It seemed like a small snafu at the time, and it was -- a rookie receiver running a wrong route in practice and causing a miscommunication with the quarterback. But, in many ways, the moment was significant, not just for Ben Roethlisberger, but for the Steelers, as well.
In the second week of training camp at Saint Vincent College in Latrobe, rookie receiver Markus Wheaton ran the wrong route, causing Roethlisberger to throw the ball to the spot where Wheaton was supposed to be. As the No. 3 draft choice came back toward the huddle, Roethlisberger barked loud enough for all to hear, "If you don't know the play, just ask."
A feisty Roethlisberger?
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No. Just a new one. A different one.
Kind of what the Steelers had been hoping to see from their quarterback, who is 31 and entering his 10th NFL season.
"He's definitely got a chip on his shoulder," offensive coordinator Todd Haley said. "Nobody liked the way we came down the stretch last year. He's the quarterback, he's at the controls. He's in a great mental and physical place right now, and he just keeps getting better."
For the first time since he entered the league in 2004, Roethlisberger is now the oldest and most-experienced quarterback on the team. He no longer has Charlie Batch or Byron Leftwich around in the meeting room to discuss the nuances of the offense and dissect and understand opposing defenses. They are no longer there on the sideline to discuss what is happening on the field during a game.
Roethlisberger is now the voice of experience, the player who is being asked the questions about the offense, not the player who might be seeking answers. He is the player responsible for making sure the new quarterbacks -- Bruce Gradkowski, Landry Jones and John Parker Wilson -- know what they're doing and providing them with the right answers about the offense.
It is not by accident.
The Steelers thought it was time to change the dynamic in the quarterback room, time to put Roethlisberger in charge, hoping the move would ultimately force their two-time Super Bowl-winning quarterback to immerse himself even more in the playbook and understand the offense.
"It's definitely different," Roethlisberger said. "I wish I knew the offense even better than I do, just because I feel I know my answers will be even more right. I do the best I can to talk with Todd, to know the answers, so I can help these guys because they come to me and ask. And even if they don't come and ask, even in practice, if I see something, I'll come up to them and say, 'Do this,' or 'I'm thinking do this.' It helps to have that growth in this offense."
Exactly what the Steelers had in mind.
"It's going to make him have to stay on his game all the time, because when you're asked questions from other people, giving the right answer is paramount to success," Haley said. "You need to have the right answer."
Before, if Roethlisberger didn't know the answer, it was easy to turn to Batch, 38, who had been with the team since 2002, or Leftwich, 33. Roethlisberger even said he could discuss aspects of the offense with veteran receiver Hines Ward.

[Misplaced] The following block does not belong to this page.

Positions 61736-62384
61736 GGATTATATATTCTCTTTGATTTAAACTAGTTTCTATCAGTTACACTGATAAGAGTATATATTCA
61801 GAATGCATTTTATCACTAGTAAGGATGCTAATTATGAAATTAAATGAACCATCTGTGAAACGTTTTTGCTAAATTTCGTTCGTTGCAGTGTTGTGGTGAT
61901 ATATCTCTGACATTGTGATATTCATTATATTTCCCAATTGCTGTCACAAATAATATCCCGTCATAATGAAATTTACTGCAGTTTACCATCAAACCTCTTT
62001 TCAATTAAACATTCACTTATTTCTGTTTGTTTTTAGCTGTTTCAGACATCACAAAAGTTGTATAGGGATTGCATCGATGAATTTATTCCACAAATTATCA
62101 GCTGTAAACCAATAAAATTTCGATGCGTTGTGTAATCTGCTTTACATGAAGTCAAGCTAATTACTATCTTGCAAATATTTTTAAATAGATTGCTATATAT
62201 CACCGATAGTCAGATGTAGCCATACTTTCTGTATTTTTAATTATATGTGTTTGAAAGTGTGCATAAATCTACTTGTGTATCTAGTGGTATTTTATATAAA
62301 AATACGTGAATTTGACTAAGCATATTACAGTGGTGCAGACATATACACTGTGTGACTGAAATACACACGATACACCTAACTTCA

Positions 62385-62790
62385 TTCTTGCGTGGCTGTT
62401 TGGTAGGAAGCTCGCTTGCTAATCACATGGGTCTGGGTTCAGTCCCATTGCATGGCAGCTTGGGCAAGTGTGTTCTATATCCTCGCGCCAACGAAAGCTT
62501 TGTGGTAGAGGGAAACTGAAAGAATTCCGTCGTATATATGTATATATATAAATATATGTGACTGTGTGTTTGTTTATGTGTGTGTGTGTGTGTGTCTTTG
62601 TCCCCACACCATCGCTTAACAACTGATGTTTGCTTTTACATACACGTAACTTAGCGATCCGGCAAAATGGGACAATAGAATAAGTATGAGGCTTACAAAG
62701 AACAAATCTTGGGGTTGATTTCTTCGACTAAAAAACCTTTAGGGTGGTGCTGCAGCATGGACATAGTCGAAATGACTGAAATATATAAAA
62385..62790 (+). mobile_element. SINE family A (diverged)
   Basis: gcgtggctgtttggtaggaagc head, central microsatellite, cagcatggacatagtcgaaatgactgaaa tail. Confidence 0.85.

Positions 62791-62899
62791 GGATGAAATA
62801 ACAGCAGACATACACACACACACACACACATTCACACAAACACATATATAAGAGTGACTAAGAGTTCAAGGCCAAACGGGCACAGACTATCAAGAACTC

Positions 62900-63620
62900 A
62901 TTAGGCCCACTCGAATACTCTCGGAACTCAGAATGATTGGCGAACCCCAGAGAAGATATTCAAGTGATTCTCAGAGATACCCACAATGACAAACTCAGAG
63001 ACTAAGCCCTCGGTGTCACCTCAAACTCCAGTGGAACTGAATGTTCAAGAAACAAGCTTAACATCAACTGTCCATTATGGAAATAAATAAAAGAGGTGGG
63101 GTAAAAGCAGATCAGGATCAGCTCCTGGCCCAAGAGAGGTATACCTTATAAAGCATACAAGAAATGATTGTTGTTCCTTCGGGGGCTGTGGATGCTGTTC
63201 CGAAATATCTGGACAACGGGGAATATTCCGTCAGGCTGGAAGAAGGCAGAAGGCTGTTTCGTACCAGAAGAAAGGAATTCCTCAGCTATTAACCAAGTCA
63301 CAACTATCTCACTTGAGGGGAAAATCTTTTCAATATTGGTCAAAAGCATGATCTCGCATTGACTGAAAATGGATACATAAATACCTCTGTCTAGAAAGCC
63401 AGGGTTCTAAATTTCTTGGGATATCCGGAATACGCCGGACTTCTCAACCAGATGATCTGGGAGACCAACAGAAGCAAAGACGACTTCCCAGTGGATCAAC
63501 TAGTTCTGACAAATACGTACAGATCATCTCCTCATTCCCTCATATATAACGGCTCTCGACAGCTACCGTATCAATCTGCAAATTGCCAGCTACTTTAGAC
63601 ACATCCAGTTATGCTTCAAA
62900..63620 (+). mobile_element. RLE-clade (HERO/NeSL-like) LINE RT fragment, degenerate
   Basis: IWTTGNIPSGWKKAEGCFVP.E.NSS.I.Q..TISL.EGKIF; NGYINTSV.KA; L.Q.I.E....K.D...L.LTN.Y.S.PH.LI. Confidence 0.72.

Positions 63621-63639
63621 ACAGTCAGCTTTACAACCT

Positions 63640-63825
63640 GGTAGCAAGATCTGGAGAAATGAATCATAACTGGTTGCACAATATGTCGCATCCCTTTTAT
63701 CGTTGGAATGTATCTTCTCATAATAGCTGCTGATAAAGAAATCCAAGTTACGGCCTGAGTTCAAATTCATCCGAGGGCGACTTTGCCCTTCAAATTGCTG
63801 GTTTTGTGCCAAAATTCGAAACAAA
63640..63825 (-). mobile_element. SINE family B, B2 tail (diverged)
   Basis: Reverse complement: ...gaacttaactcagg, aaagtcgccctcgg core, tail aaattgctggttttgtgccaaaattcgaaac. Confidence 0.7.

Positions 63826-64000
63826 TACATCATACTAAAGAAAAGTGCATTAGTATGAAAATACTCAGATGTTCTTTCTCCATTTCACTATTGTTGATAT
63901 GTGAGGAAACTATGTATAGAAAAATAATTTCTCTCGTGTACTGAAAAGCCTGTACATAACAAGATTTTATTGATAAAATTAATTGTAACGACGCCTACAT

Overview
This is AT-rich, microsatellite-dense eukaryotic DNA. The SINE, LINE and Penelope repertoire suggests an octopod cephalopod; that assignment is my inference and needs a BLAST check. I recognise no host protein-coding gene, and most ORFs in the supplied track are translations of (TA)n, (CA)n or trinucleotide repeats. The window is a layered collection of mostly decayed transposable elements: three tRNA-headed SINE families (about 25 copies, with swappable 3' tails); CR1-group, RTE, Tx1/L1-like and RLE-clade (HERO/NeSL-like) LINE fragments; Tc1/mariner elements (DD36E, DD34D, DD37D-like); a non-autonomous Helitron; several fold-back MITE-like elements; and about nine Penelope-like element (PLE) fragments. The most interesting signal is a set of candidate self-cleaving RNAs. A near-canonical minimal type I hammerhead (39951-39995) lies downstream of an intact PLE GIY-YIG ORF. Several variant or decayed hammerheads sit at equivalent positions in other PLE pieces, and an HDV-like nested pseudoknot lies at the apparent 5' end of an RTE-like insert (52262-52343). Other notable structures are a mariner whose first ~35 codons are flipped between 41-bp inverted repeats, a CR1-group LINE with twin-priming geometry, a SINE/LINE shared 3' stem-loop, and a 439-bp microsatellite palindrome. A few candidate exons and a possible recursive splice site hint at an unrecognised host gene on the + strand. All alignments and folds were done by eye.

But Ward is gone, and the Steelers decided in the offseason to change the makeup of their backup quarterbacks. They elected not to re-sign Batch, who led their second-half comeback victory in Baltimore in 2012; and Leftwich, who had two separate stints with them since 2008.
Instead, they signed Gradkowski, a Dormont native and seven-year NFL veteran, in free agency and drafted Jones in the fourth round in April.
The moves have forced Roethlisberger to be more in command of the offense -- not just on the field, but in the meeting room.
"In the past, it was more discussions: 'Hey Hines, what do you think about this?' " Roethlisberger said. "There was Antwaan [Randle El], Plax [Burress], all those older guys, even Mike Wallace. Now there's still discussion with some of the older guys, but with Wheaton, [David] Paulson, it's hey, this is what I'm expecting you to do, so do this. It's a little less discussion and a little more expectation."
Even coach Mike Tomlin said earlier in training camp that he expects Roethlisberger to be more of a leader this year, the captain at the head of the ship. By thrusting him in that position, Roethlisberger has had to bone up even more on the playbook.
It might not have shown in two preseason games -- the starters have yet to produce a touchdown -- but even Roethlisberger joked, "I'm saving the touchdowns for the regular season."
He was asked if he thought the change was by design.
"Maybe. But my role has grown in other rooms as well. I didn't worry about quarterback because we had guys there. But I'm helping receivers, helping running backs, helping tight ends, and talking to coaches.
"We got a new wide receivers coach, we got new offensive line coach, so I'm going to tell them what I expect, as well, so we can try to work as one.
"We can't just sit here and say, 'OK, they're the coaches and I'm the player.' Hey, 8-8 isn't good enough. Whatever info we can all add, we're going to do it."
As long as the answers are right.
Gerry Dulac: firstname.lastname@example.org Twitter @gerrydulac. First Published August 23, 2013 4:00 AM